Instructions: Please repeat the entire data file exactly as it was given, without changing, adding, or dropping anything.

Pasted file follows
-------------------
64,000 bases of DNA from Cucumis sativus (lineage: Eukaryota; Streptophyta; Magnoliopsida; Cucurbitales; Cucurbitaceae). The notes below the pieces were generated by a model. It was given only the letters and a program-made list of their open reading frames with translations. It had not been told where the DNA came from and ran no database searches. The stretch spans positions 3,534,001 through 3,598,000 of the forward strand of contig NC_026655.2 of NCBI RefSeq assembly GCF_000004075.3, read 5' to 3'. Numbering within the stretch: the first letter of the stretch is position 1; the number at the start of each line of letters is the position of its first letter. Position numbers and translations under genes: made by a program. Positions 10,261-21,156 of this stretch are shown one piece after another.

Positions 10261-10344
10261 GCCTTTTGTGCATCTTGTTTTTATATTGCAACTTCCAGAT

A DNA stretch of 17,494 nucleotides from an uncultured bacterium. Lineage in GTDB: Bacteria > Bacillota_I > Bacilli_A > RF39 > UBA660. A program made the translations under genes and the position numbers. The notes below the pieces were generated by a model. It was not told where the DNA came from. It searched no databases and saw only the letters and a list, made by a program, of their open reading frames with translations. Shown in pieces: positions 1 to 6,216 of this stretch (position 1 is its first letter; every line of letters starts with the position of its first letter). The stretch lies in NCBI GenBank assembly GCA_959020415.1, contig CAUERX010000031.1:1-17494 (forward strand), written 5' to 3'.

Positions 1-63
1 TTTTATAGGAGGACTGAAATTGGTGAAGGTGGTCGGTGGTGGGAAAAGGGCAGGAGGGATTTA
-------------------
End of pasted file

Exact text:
64,000 bases of DNA from Cucumis sativus (lineage: Eukaryota; Streptophyta; Magnoliopsida; Cucurbitales; Cucurbitaceae). The notes below the pieces were generated by a model. It was given only the letters and a program-made list of their open reading frames with translations. It had not been told where the DNA came from and ran no database searches. The stretch spans positions 3,534,001 through 3,598,000 of the forward strand of contig NC_026655.2 of NCBI RefSeq assembly GCF_000004075.3, read 5' to 3'. Numbering within the stretch: the first letter of the stretch is position 1; the number at the start of each line of letters is the position of its first letter. Position numbers and translations under genes: made by a program. Positions 10,261-21,156 of this stretch are shown one piece after another.

Positions 10261-10344
10261 GCCTTTTGTGCATCTTGTTTTTATATTGCAACTTCCAGAT

A DNA stretch of 17,494 nucleotides from an uncultured bacterium. Lineage in GTDB: Bacteria > Bacillota_I > Bacilli_A > RF39 > UBA660. A program made the translations under genes and the position numbers. The notes below the pieces were generated by a model. It was not told where the DNA came from. It searched no databases and saw only the letters and a list, made by a program, of their open reading frames with translations. Shown in pieces: positions 1 to 6,216 of this stretch (position 1 is its first letter; every line of letters starts with the position of its first letter). The stretch lies in NCBI GenBank assembly GCA_959020415.1, contig CAUERX010000031.1:1-17494 (forward strand), written 5' to 3'.

Positions 1-63
1 TTTTATAGGAGGACTGAAATTGGTGAAGGTGGTCGGTGGTGGGAAAAGGGCAGGAGGGATTTA